Union President says Buffalo teachers are running out of patience
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BUFFALO, N.Y. — The President of the Buffalo Teachers Federation said the city's educators are mad at the school district.
"I'm not going to threaten anything, but it's beginning to look a lot like Chicago," Phil Rumore said.
Tuesday, a judge upheld an arbitrator's decision that the forced transfer of teachers from three low achieving schools violated the teachers' collective bargaining agreement.
"They've thrown down the gauntlet and said, 'Hey we don't care what your contract says. We don't care about any of these things,' and the teachers are supposed to say, 'Oh, thank you very much.' I don't think so," he said. "When half of them have to be moved even though their doing an excellent job, that's insane."
The district has the option now of appealing the judge's decision.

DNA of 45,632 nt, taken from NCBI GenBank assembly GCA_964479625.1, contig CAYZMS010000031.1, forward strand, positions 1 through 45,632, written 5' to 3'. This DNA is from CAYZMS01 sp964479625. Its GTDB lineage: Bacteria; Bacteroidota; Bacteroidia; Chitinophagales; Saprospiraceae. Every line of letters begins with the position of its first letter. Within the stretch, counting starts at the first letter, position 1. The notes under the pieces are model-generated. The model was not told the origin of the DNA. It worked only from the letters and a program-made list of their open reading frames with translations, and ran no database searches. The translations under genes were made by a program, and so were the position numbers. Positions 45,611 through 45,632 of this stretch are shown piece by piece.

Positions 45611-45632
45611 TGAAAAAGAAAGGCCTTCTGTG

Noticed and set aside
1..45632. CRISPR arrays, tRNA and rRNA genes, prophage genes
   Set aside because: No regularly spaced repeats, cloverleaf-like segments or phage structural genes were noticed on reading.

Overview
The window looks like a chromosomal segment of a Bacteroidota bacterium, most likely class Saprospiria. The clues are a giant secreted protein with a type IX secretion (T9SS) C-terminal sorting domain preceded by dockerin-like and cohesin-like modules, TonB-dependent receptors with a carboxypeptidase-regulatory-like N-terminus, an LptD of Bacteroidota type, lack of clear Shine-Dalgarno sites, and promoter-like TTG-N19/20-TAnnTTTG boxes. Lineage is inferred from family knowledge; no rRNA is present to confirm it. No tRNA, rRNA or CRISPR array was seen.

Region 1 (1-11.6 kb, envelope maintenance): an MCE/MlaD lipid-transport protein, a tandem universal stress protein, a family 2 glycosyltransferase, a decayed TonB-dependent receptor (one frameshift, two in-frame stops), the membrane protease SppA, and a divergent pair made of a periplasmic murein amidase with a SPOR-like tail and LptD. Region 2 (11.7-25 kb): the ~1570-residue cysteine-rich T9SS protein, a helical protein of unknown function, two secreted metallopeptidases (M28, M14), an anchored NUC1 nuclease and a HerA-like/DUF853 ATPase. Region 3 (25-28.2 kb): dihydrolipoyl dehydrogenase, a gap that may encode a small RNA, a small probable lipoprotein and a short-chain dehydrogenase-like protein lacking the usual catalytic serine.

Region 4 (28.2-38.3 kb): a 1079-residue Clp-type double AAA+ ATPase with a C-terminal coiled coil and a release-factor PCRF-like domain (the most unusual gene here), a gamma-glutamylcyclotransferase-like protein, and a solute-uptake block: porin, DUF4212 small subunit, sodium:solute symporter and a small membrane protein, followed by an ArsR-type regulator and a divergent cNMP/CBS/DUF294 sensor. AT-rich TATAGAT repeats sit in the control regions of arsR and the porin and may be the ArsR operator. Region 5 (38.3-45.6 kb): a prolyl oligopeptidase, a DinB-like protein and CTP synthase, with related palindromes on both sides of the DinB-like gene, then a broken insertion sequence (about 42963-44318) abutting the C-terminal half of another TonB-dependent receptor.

"What they're doing is trying to delay, delay, delay so they can go back to court and say, 'Hey, it's too late to do anything now," Rumore said.
Phil Rumore said that would be a bad idea.
"I think they might have already gone too far now by appealing it the first time. If they appeal it the second time, I can't be responsible for the anger," he said.
Meanwhile, the union is working with the district on a teacher evaluation system to secure millions of dollars in school improvement money.
"First of all, the teachers don't like the idea of being judged by a student's standardized test score which most people agree doesn't make sense," Rumore said. "We've been without a contract and the board just continues to violate our contract. It's not going to be easy, especially now."
Rumore said teachers have been without a new contract for eight years and have had enough.
"The last thing you want to do is go on strike. It's disruptive," he said. "But sometimes like in Chicago there's no options."
The union said teachers could be back to their original schools within a week if the district decides not to appeal.
YNN reached out to the Board of Education and the Superintendent's office. The superintendent refused to comment on camera Tuesday.